Tuesday, September 14, 2010

September At The Homestead

For this month, we're spending extra time at the Bradstreet homestead, doing a little homestead caretaking for Alex's parents.

the homestead garden
lots of pole beans
heirloom yellow

bag full of cauliflower
such a Maine man
swiss chard love <3
like stained glass

Basically this means we're harvesting the late summer crops and saying hello to the bees. If we should find upon our arrival that say, the pump in the well has gone kaplooey and there is no running water in the house, then all the better that we have checked in. Eh hem. Barring any similar problems developing, I'm confident the the tomato horn worms will our only major concern. And those are easily fixed with a boot heel or inquisitive unschooler with a jar.

nom nom nom...gross
not a pet, but a specimen
field biologist

Adam and Olivia have been enjoying the biology lab offered by another homeschooling parent, so they were inspired to do some field biology while at the homestead, collecting specimens, sketching and mostly video logging what they could find.

near the bee boxes
animated discussion

We all discovered how easy it was to see things, once we began looking. We found many types of caterpillars, but no woolly bears, which is what the kids were hoping to find, as they are measuring and charting the bands for their lab.

Monarch caterpillar
content caterpillar

Hickory tussock caterpillar
Hickory Tussock caterpillar

Milkweed tussock caterpillar
milkweed tussock caterpillar

common milkweed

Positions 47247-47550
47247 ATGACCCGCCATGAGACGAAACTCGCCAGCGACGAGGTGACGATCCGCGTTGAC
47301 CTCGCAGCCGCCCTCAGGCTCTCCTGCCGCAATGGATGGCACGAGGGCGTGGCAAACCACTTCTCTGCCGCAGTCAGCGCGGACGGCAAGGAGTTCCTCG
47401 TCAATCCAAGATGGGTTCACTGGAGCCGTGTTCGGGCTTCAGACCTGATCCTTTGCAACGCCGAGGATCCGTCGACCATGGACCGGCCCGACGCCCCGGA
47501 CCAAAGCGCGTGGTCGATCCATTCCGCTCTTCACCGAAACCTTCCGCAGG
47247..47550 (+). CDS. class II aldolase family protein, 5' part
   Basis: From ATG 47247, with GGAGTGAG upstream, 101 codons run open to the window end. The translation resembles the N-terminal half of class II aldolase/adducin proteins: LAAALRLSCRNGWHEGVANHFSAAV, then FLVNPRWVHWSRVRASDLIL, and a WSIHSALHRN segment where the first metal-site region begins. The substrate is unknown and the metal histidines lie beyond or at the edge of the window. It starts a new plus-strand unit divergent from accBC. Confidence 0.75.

milkweed pods

large mushroom
near the stone wall

late summer flowers
purple aster

maybe a dogwood? anyone?

and the bees, of course.
active bees

We'll be up again mid-week, perhaps to meet with some people of the well spelunking persuasion. Eh hem. We'll check on the crops (there's so much swiss chard and Alex picked twelve pounds more in grapes and tomatoes, beans, and, and...!) It's a little extra to do (and find space for) but it gets us up there, connecting with the land and the seasons and the fascinating things we share this planet with, so it's all good. That's a lot of swiss chard though, I'm just saying.

a full cart


  1. beautiful photographs, looks like a very magical place. my son (6) would like to pass on a huge WOW to your caterpillars.

  2. That IS a lot of chard! Maybe you can make chard chips with a kale chips recipe. Just cut the juicy stems off.

  3. Beautiful!!
    (And "Hi!" by the way. :) )
    Now I'm having a serious need to get out to the fields and do some searching for myself.

    Let's hope the babes are up for it today, too!



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